"Time Keeps on  slipping, slipping, slipping, into the future." 
~Steve Miller, lyrics from  "Fly like an Eagle"  

In 2012, the 1 million-plus readers of Birds and Blooms voted the 1976 rock anthem by Steve Miller the best song about birds. Ever.  

Okay. So the bird my lens followed was a seagull instead of an eagle. It was still on a mission. The same as we. To get fed before moving on. Overhead, the clouds pregnant with life-giving rain were about ready to sweetly drench the earth~ but if we didn't hurry, also soak the gourmet sandwiches and salads. 

At Billy Goodnick's suggestion, we gathered at the stone wall at the top of the Erythrina mound, overlooking the pond.   

We had 2 more stops: soon there would be raindrops dancing on our heads.  Nan Sterman and helpers quickly laid out the casual gourmet spread  from nearby Panino

It was rather humbling to realize that two guests flew from the farthest side of this continent to join us. Former American Horticulture Society President Arabella Dane and her husband, Nat- what a treat to our tour garnered that level of interest.   

Billy poured the history of this place into our minds. 

Filling a full city block, it once served as the grand estate of Albert Herter's mother. Surrounded by gardens, her mansion was a repository of artwork of his, including lamps designed for Tiffany, artwork by his wife Adele McGinnis, and furniture designed by Herter Brothers, a major New York design firm, also a family enterprise.  

After the  matriarch died, Albert Herter evolved into a hotelier, remodeling the home, adding bungalows and reopening the property as the El Mirasol Hotel. Until it was damaged by  twin fires in the mid- 1960's, the hotel was a long-favored spot to vacation at by those who expected the finest accommodations.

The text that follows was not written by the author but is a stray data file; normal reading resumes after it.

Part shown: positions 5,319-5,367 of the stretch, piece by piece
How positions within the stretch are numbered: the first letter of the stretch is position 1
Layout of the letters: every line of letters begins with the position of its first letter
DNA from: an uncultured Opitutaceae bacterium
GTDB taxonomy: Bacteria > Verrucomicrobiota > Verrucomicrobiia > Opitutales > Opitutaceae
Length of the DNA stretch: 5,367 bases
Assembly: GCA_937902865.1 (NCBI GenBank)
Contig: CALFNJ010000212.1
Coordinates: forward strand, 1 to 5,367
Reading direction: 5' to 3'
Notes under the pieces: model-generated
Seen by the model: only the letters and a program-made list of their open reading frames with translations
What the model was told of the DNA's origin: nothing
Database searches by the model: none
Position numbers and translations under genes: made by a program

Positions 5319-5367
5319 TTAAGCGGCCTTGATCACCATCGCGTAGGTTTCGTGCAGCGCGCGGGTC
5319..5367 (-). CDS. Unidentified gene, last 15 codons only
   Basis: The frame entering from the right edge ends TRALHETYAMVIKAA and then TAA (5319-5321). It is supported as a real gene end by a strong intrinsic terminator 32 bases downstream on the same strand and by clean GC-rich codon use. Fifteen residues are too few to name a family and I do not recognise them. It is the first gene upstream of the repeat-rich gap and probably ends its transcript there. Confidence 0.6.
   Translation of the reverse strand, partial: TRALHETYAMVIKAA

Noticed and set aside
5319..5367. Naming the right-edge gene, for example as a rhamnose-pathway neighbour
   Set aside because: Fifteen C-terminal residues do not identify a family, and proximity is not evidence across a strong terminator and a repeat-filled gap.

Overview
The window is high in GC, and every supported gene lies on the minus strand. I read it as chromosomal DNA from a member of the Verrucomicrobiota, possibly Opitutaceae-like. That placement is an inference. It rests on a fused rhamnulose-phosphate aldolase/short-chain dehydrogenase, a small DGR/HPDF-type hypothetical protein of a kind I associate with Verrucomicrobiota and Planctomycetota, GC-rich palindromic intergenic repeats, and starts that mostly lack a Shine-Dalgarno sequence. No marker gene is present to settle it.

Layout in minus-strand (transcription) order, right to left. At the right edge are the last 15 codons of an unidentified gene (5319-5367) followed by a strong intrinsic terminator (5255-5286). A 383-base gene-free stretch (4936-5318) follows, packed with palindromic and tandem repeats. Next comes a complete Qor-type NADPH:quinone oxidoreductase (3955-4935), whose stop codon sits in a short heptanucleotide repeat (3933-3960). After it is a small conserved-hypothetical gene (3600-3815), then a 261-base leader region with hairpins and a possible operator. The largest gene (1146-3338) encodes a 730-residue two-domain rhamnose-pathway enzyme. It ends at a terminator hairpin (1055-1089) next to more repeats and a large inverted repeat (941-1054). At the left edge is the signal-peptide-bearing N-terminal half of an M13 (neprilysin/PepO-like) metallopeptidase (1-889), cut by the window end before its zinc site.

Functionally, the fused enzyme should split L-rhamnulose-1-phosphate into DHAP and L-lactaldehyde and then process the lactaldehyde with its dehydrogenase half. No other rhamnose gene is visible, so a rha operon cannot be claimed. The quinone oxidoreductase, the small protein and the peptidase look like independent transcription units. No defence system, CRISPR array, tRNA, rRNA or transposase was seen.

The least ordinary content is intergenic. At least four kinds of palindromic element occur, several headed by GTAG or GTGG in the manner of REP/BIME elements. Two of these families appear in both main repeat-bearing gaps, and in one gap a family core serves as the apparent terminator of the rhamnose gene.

It's heyday as a hotel past,  there were attempts to revolutionize the property's character with high-rise development. However, the local citizens prevailed in creating property's highest and best use not in commercial usage- but as a place of where plants are largely the guardians of public  peace and serenity . 

During her lifetime, Alice Keck Park, daughter of oilman and philanthropist W.M Keck, never took credit for providing the funds to purchase the property for public preservation. Not until after her death was the benefactor's name disclosed.  

How Alice's name was incorporated in honorarium took some consideration. Alice Keck Park Park - how words sound together is important.

Alice Keck Park Memorial Gardens. Time slipped away from the days where on this spot stood a fine family home. Slipped past the days as a hotel. Slipped to where the influence of this place is even greater now, when trees  surpass architecture in prominence. 

Such is life. Dreams change. What you didn't even imagine possible when you began your journey through time may not be your greatest accomplishment. 

Until we meet again, Thank YOU for all YOU do to make the world more beautiful.